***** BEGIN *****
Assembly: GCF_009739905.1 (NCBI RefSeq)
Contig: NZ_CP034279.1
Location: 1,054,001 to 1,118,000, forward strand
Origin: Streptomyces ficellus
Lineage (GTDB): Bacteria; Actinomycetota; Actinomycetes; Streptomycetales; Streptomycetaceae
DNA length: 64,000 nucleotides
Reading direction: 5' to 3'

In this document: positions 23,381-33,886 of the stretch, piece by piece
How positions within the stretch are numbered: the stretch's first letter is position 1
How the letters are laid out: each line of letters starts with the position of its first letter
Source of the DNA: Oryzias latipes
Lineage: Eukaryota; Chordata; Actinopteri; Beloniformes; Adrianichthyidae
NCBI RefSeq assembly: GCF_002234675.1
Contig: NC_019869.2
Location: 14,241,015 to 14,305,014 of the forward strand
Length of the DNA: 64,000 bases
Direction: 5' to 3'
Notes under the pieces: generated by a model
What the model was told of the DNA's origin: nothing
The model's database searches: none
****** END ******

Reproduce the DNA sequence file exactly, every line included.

Assembly: GCF_009739905.1 (NCBI RefSeq)
Contig: NZ_CP034279.1
Location: 1,054,001 to 1,118,000, forward strand
Origin: Streptomyces ficellus
Lineage (GTDB): Bacteria; Actinomycetota; Actinomycetes; Streptomycetales; Streptomycetaceae
DNA length: 64,000 nucleotides
Reading direction: 5' to 3'

In this document: positions 23,381-33,886 of the stretch, piece by piece
How positions within the stretch are numbered: the stretch's first letter is position 1
How the letters are laid out: each line of letters starts with the position of its first letter
Source of the DNA: Oryzias latipes
Lineage: Eukaryota; Chordata; Actinopteri; Beloniformes; Adrianichthyidae
NCBI RefSeq assembly: GCF_002234675.1
Contig: NC_019869.2
Location: 14,241,015 to 14,305,014 of the forward strand
Length of the DNA: 64,000 bases
Direction: 5' to 3'
Notes under the pieces: generated by a model
What the model was told of the DNA's origin: nothing
The model's database searches: none